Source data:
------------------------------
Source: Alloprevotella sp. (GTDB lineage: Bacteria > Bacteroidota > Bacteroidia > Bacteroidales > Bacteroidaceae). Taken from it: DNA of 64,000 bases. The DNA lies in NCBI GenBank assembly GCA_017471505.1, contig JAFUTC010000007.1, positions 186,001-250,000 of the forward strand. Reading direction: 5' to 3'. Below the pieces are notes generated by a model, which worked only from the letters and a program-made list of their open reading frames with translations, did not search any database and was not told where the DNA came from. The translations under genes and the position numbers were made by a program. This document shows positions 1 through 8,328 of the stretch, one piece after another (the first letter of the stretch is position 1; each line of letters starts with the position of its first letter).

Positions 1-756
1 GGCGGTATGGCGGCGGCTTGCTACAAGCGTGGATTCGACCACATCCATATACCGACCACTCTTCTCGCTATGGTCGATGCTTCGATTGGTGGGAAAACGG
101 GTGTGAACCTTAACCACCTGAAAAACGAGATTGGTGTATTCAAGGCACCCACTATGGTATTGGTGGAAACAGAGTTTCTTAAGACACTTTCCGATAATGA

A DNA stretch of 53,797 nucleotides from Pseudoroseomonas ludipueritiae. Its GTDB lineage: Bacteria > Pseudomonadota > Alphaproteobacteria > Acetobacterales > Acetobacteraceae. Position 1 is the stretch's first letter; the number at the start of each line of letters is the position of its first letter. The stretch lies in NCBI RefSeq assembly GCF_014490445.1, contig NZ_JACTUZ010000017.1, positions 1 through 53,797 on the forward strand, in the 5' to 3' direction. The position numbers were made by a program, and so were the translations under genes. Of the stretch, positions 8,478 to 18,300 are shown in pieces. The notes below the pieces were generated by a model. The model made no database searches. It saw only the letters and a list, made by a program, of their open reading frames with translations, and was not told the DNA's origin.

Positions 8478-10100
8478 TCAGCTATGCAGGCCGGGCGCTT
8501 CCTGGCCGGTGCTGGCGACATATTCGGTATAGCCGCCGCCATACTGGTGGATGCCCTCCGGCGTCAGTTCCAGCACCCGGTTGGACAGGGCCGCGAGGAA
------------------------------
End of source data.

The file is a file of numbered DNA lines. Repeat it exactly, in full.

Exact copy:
Source: Alloprevotella sp. (GTDB lineage: Bacteria > Bacteroidota > Bacteroidia > Bacteroidales > Bacteroidaceae). Taken from it: DNA of 64,000 bases. The DNA lies in NCBI GenBank assembly GCA_017471505.1, contig JAFUTC010000007.1, positions 186,001-250,000 of the forward strand. Reading direction: 5' to 3'. Below the pieces are notes generated by a model, which worked only from the letters and a program-made list of their open reading frames with translations, did not search any database and was not told where the DNA came from. The translations under genes and the position numbers were made by a program. This document shows positions 1 through 8,328 of the stretch, one piece after another (the first letter of the stretch is position 1; each line of letters starts with the position of its first letter).

Positions 1-756
1 GGCGGTATGGCGGCGGCTTGCTACAAGCGTGGATTCGACCACATCCATATACCGACCACTCTTCTCGCTATGGTCGATGCTTCGATTGGTGGGAAAACGG
101 GTGTGAACCTTAACCACCTGAAAAACGAGATTGGTGTATTCAAGGCACCCACTATGGTATTGGTGGAAACAGAGTTTCTTAAGACACTTTCCGATAATGA

A DNA stretch of 53,797 nucleotides from Pseudoroseomonas ludipueritiae. Its GTDB lineage: Bacteria > Pseudomonadota > Alphaproteobacteria > Acetobacterales > Acetobacteraceae. Position 1 is the stretch's first letter; the number at the start of each line of letters is the position of its first letter. The stretch lies in NCBI RefSeq assembly GCF_014490445.1, contig NZ_JACTUZ010000017.1, positions 1 through 53,797 on the forward strand, in the 5' to 3' direction. The position numbers were made by a program, and so were the translations under genes. Of the stretch, positions 8,478 to 18,300 are shown in pieces. The notes below the pieces were generated by a model. The model made no database searches. It saw only the letters and a list, made by a program, of their open reading frames with translations, and was not told the DNA's origin.

Positions 8478-10100
8478 TCAGCTATGCAGGCCGGGCGCTT
8501 CCTGGCCGGTGCTGGCGACATATTCGGTATAGCCGCCGCCATACTGGTGGATGCCCTCCGGCGTCAGTTCCAGCACCCGGTTGGACAGGGCCGCGAGGAA